Just as he was about to leave, the old woman came up to his room.
“Must you go?” she said hysterically. “Oh! young Herr, must you go?”
She was in such an excited state that she seemed to have lost her grip on what German she knew, and mixed it all up with some other language that Harker did not know. He was just able to follow her by asking many questions. He told her that he must go at once, and that he was engaged on important business.
“Do you know what day it is?” she asked him.
“It is the fourth of May” Harker replied.
“Oh, yes! I know that!” she said, shaking her head. “I know that, but do you know what day it is?”
“I don’t understand,” he replied.
“It is the eve of St. George’s Day,” she said. “Do you not know that tonight, when the clock strikes midnight, all the evil things in the world will have full sway? Do you know where you are going, and what you are going to?”
She was in such distress that Harker tried to comfort her. Finally she went down on her knees and implored him not to go, or at least to wait a day or two before starting. He found it ridiculous but was uncomfortable. However, there was business to be done, and he could allow nothing to interfere with it. He tried to raise her up.
She rose and dried her eyes, and taking a crucifix from her neck offered it to him. He did not know what to do, for, as an English Churchman, he had been taught to regard such things as idolatrous, and yet it seemed so ungracious to refuse an old women who meant so well and was in such a state of mind. She saw the doubt in his face and put the rosary round his neck.
“For your mother’s sake,” she said, and left the room.
Harker wrote in his diary while he waited for the coach, which was, of course, late. The crucifix was still round his neck. Whether it was the old woman’s fear, the many ghostly traditions of the place, or the crucifix itself, he did not know, but he was not feeling nearly as at ease as usual. Then the coach approached.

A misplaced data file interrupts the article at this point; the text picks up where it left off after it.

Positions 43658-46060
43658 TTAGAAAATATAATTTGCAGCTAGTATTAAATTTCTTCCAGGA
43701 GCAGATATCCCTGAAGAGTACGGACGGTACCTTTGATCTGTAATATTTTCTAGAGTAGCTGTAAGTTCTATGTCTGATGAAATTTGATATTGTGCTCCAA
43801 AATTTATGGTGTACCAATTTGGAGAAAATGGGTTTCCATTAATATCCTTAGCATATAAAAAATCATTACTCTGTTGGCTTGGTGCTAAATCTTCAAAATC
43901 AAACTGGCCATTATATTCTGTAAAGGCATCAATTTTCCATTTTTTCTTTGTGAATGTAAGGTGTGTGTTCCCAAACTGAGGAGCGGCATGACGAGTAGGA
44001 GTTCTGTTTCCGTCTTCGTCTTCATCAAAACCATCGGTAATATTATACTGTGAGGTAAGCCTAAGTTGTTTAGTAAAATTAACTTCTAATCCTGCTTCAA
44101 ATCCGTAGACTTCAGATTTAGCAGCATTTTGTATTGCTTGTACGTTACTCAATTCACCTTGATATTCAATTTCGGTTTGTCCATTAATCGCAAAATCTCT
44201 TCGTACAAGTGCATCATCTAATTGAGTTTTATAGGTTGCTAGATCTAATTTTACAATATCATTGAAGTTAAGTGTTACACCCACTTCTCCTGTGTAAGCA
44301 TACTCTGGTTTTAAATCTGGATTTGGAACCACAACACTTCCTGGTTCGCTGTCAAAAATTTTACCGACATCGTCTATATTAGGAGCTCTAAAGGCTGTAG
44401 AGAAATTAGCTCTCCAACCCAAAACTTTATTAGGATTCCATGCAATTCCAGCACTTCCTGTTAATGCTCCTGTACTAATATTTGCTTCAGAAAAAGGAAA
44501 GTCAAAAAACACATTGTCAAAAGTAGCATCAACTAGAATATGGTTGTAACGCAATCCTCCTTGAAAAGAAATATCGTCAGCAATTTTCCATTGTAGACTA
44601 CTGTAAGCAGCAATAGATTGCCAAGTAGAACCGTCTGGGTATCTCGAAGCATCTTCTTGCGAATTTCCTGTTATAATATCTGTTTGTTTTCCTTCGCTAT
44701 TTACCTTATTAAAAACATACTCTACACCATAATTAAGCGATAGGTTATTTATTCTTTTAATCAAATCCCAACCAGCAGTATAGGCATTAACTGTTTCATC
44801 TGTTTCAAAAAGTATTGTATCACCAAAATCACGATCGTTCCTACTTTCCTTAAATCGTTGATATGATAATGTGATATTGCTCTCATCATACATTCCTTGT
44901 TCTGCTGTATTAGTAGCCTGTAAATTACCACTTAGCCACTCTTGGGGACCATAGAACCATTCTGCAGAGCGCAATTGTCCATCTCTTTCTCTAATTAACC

The grey of the morning had passed, and the sun was high over the distant horizon, which seemed jagged, but whether with trees or hills Harker didn’t know, for it was so far off that big things and little were mixed. He was not sleepy, and, as I am not to be called till I awake, naturally I write till sleep comes. There are many odd things to put down, and, lest who reads them may fancy that I dined too well before I left Bistritz, let me put down my dinner exactly. I dined on what they called “robber steak”—bits of bacon, onion, and beef, seasoned with red pepper, and strung on sticks and roasted over the fire, in the simple style of the London cat’s meat! The wine was Golden Mediasch, which produces a queer sting on the tongue, which is, however, not disagreeable. I had only a couple of glasses of this, and nothing else.
When Harker got into the coach, the driver had not taken his seat. Harker saw him talking with the landlady. They were evidently talking about him, for every now and then they looked at him. Some of the people sitting on the bench outside the door—called by a name meaning “word-bearer”—came and listened, and looked at him, most of them pityingly. He could hear a lot of words being repeated, odd words, for there were many nationalities in the crowd. He quietly took his polyglot dictionary from his bag and looked them up. They didn’t cheer to him. Among them were “Ordog”—Satan, “pokol”—hell, “stregoica”—witch, “vrolok” and “vlkoslak”—both of which mean the same thing, one being Slovak and the other Serbian for either werewolf or vampire. He made a note to ask the Count about these superstitions.